The rebate was brought in to help householders with soaring energy bills, but National Energy Action (NEA) warns that millions of pounds are yet to be claimed
National Energy Action (NEA) worked with the BBC on their story, today, which reveals that the most vulnerable households are missing out on vital help with their spiralling energy bills.
Since Ofgem raised the price cap in April, bills have increased on average by 54%, bringing them to almost £2,000 per annum. Many households pay much more. Our figures show that 6.5 million UK households are now fuel poor.
The UK Government announced it was introducing two measures to help. One has been dubbed a ‘buy now heat later’ £200 loan for all households, which they will receive in October. But it has to be paid back over the next five years. The other is the £150 energy rebate. This is for everyone who lives in a band A to D property, while in Wales anyone in receipt of council tax reduction is also eligible, irrespective of whichever council tax band they are in. Initially, the UK Government announced it would be received in April but now some councils are saying ‘from April’.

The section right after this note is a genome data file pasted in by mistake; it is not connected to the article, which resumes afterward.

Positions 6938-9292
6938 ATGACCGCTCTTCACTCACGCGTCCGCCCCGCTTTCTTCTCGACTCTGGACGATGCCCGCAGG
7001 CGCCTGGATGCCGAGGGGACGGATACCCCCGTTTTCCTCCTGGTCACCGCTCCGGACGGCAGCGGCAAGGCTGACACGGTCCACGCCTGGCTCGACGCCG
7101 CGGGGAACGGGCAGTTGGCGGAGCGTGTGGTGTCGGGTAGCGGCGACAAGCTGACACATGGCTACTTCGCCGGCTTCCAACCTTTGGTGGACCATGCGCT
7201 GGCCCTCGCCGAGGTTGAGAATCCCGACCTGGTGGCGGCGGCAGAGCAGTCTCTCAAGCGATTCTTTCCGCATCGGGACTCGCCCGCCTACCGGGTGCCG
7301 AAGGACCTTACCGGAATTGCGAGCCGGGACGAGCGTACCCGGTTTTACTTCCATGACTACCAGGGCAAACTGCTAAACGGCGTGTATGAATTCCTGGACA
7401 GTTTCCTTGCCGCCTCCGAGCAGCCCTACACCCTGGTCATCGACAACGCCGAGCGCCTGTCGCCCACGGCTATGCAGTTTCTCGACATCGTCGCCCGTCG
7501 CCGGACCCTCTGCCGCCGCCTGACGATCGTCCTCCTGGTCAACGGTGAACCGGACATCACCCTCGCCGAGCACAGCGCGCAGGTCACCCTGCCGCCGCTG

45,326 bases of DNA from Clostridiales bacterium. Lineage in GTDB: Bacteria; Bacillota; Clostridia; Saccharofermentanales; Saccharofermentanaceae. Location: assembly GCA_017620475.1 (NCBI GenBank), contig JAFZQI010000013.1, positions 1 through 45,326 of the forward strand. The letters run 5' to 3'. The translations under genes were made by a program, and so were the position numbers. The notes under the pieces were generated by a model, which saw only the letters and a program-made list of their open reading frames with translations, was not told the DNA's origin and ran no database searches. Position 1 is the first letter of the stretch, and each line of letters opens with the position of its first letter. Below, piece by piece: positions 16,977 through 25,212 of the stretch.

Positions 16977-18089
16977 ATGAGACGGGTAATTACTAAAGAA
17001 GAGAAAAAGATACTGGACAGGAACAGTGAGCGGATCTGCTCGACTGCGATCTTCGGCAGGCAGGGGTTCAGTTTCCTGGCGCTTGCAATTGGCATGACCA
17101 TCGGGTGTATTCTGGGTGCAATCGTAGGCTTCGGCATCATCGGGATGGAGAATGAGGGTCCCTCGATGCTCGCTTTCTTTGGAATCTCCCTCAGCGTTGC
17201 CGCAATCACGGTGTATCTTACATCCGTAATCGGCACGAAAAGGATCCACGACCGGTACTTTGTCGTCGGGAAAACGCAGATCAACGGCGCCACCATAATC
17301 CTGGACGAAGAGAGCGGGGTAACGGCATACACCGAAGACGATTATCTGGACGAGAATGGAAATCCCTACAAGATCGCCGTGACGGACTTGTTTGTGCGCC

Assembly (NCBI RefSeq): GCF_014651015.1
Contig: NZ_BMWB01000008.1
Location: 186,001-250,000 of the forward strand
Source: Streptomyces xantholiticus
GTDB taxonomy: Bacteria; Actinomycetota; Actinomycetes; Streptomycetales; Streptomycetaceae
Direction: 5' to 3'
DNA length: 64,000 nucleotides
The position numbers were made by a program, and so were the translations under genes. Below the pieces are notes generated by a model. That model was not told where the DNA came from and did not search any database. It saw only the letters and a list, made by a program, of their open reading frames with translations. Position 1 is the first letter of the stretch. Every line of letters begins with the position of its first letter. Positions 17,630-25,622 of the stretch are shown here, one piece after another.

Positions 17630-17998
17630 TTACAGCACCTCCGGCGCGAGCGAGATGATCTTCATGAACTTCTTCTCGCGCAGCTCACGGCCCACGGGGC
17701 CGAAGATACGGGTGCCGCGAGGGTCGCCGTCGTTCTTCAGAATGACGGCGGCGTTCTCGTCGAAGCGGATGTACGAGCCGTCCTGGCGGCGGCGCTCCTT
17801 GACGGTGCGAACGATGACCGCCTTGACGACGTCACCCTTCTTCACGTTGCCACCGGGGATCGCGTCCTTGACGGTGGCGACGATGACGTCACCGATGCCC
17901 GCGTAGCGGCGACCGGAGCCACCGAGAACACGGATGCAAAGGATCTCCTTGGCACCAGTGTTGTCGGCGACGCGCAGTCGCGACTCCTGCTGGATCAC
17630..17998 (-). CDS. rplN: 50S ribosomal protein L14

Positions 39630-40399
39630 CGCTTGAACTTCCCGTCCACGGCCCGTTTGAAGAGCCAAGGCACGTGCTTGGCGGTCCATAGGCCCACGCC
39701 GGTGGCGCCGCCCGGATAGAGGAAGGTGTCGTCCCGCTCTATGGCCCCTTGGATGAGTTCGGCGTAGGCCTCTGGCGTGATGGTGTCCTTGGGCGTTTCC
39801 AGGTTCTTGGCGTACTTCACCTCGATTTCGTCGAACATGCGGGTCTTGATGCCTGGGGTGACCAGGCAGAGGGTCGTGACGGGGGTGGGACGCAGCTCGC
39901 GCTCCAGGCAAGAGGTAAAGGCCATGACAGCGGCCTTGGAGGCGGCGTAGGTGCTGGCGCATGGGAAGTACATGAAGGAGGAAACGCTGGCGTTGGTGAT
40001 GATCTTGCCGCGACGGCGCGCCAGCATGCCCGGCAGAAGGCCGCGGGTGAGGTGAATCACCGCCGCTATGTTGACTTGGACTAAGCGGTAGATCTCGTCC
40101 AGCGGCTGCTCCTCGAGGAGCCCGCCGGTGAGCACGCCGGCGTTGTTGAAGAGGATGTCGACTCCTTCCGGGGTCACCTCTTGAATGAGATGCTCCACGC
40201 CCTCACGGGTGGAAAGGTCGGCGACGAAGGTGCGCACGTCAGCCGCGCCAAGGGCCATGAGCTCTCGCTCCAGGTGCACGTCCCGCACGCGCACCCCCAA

While those who pay by direct debit should receive the money automatically, those who pay in other ways or who are exempt from council tax have to apply. These are often the most vulnerable households. Many do not know they are eligible or how to apply, meaning millions of pounds are remaining unclaimed.
Adam Scorer, Chief Executive of National Energy Action, said:
“The UK Government’s response to the energy crisis has been wholly inadequate so far. We’ve got serious concerns about the way the council tax rebate is being implemented. Councils across England and Wales have their own way of administering the scheme, creating a postcode lottery for struggling households.
“In England, the rebate doesn’t apply to those outside council tax bands A to D. While the Treasury said that there would be money for other vulnerable households outside of the eligibility, they will often need to self-identify, rather than just getting the rebate automatically, which could see desperate households slipping through the cracks. It’s estimated that over 600,000 low-income households fall outside of bands A to D, and many of those will not have access to the support.
“These problems are not isolated to the council tax energy rebate. The £200 heat now pay later scheme is designed in such a way that households using prepayment meters, often the most financially vulnerable, are more likely to miss out on the benefits. This is unacceptable.
“It is already a dire situation. However, when the price cap rises again in October and the temperature begins to drop, millions of households are going to be pushed below the waterline unless the government introduces a new, adequate package of support.”
– ENDS –